US 2007111 A
Description (OCR text may contain errors)
J. D. MORGAN July 2, 1935.
GLAZED ELECTRIC RANGE HEATING UNIT AND GLAZE THEREFOR Filed Oct. 17, 1931 INVENTOR JOHN D. MORGAN A TTORNEY Patented July 2, 1935 GLAZED ELECTRIC RANGE HEATDIG UNIT AND GLAZE THEREFOR John D. Morgan, South Orange, N. J., assignor to Doherty Research Company, New York, N. Y., a corporation of Delaware Application October 17, 1931, Serial No. 569,552
This invention relates to ceramic glazes, and more particularly it concerns glazes adapted for use in connection with electric heating units intended for domestic purposes wherein various 5 cooking utensils come in direct contact with such units. It is of especial utility in connection with electric range heating units of the type disclosed in my copending patent application Ser. No. 541,227 filed June 1, 1931, wherein the work- .carrying member, which has imbedded therein the electric resistor element, is made of molded refractory material of high heat conductivity.
The electric heating unit disclosed in my aforementioned co-pending application comprises at least two members or plates of refractory material, preferably intimately secured together by suitable bonding means. The top plate, which houses the electric resistor element and is intended to support the object to be heated, has a high thermal conductivity substantially greater than that of silicon carbide. It is made of refractory mixture containing silicon, with or Without zircon and silicon carbide, bonded by a compound such as orthophosphoric acid, non-volatile at 2600 F.
The bottom plate of the said heating unit is made of a porous white or light-colored refractory having a very low conductivity and adapted to facilitate reflection of heat flowing thereto from the top member, and which is capable of reradiating to the upper plate most of the heat transmitted thereto through the latter. The light-colored plate is made of a suitable refractory aggregate, a small amount of finely divided metal, and a bonding agent capable of generating a gas when in contact with the said metal. An example of such composition is a mixture of native zirconium sand, approximately 1% of its weight of aluminum powder; 15% of rosin and 6% of P205, half of the latter preferably being in the form of HaPO4 and half in the form of ammonium acid phosphate in aqueous solution. Each of these refractory elements or plates is baked or furnaced at temperatures in the neighborhood of 2000 F., or at temperatures somewhat above those at which the refractory is subsequently to be employed.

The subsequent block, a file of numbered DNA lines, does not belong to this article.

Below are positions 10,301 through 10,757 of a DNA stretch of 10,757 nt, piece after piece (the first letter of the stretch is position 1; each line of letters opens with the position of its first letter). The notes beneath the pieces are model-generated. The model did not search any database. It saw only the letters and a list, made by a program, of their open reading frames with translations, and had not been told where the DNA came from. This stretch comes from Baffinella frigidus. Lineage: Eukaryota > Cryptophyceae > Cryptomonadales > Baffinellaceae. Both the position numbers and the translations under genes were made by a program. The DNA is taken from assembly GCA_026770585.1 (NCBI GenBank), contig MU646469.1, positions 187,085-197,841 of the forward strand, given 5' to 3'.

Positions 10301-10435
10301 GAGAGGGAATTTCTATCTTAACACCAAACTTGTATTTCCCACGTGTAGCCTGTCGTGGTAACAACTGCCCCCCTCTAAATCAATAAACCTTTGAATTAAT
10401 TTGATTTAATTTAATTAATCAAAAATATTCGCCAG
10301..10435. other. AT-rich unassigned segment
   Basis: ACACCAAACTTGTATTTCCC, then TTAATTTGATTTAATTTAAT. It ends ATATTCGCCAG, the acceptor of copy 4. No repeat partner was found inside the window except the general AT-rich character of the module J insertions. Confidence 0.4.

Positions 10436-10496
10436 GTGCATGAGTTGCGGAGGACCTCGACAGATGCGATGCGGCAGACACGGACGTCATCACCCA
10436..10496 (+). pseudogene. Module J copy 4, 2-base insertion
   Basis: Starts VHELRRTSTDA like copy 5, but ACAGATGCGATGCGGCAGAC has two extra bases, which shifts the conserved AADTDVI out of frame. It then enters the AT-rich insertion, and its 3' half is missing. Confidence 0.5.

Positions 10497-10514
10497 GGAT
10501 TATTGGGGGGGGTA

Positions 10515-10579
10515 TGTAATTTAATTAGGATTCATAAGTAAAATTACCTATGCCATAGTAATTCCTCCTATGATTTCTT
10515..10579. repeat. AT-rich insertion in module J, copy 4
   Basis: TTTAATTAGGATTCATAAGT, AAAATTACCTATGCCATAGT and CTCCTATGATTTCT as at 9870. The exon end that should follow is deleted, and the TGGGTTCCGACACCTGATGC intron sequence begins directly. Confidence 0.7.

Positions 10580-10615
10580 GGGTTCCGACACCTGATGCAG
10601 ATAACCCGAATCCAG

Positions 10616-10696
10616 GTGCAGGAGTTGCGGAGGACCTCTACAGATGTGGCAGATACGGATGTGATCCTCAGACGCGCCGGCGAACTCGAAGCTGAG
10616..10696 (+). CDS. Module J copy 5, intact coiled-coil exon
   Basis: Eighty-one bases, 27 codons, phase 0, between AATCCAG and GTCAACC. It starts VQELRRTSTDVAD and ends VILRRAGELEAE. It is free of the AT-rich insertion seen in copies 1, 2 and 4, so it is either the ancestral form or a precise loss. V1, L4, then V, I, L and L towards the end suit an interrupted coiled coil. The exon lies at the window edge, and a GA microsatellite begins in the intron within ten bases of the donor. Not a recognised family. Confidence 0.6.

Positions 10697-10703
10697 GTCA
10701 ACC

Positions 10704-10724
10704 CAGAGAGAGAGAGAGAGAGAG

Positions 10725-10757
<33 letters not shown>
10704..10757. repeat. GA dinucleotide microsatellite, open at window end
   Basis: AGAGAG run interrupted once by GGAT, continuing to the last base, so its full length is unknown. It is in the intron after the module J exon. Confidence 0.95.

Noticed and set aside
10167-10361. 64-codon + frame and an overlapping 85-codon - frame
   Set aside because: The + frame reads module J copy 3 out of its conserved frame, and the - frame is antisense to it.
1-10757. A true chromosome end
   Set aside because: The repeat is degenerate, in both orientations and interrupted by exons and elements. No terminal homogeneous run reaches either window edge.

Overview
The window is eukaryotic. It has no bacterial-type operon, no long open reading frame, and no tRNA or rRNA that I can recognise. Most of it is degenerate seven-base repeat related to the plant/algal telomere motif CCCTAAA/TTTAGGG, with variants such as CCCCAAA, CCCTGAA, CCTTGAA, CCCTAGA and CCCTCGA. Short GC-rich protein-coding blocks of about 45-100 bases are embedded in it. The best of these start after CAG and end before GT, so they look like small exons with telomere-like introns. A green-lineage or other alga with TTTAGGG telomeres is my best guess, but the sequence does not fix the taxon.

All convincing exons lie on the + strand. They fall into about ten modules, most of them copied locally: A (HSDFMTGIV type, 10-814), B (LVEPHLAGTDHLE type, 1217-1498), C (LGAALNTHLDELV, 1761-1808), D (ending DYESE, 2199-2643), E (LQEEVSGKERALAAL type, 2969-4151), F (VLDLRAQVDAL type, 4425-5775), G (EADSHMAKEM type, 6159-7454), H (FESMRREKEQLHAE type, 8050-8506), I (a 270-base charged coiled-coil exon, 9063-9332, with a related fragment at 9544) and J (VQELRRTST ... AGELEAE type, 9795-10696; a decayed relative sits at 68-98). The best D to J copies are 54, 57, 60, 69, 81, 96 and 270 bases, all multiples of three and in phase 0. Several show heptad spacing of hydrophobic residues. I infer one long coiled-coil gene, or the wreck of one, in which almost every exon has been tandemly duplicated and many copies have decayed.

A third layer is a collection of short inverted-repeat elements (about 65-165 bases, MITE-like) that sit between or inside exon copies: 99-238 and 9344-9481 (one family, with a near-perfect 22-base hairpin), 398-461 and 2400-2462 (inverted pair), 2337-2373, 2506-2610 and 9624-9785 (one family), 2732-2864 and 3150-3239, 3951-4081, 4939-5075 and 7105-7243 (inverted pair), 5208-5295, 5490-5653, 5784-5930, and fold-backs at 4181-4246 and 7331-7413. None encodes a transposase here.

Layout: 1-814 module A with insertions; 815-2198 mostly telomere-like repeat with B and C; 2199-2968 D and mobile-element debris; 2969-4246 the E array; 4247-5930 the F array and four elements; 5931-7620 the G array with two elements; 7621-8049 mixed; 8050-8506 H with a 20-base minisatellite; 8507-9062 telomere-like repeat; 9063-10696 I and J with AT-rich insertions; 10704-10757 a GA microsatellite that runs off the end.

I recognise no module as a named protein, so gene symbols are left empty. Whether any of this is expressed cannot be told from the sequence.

Surface glazes for various kinds of electric heating units including those having a refractory work-carrying surface are already known to those skilled in the art. However, the glazes heretofore employed for the purpose have been found unsatisfactory in service since they break down in use and fail to properly protect the refractory body and the electric resistor element embedded therein, the latter of which, as is well known, is
subject to rapid deterioration at high temperatures in the presence of air and various other gases. The usual types of glaze employed hereto fore for glazing have fusing points ranging up to somewhat less than 1500 F., and furthermore,
they start to soften long before they reach that state of fusion where they properly flow and can be properly applied to the work-carrying surface of the heating unit. Such glazes have some utility in connection with heating units designed to operate well below the above-mentioned temperatures.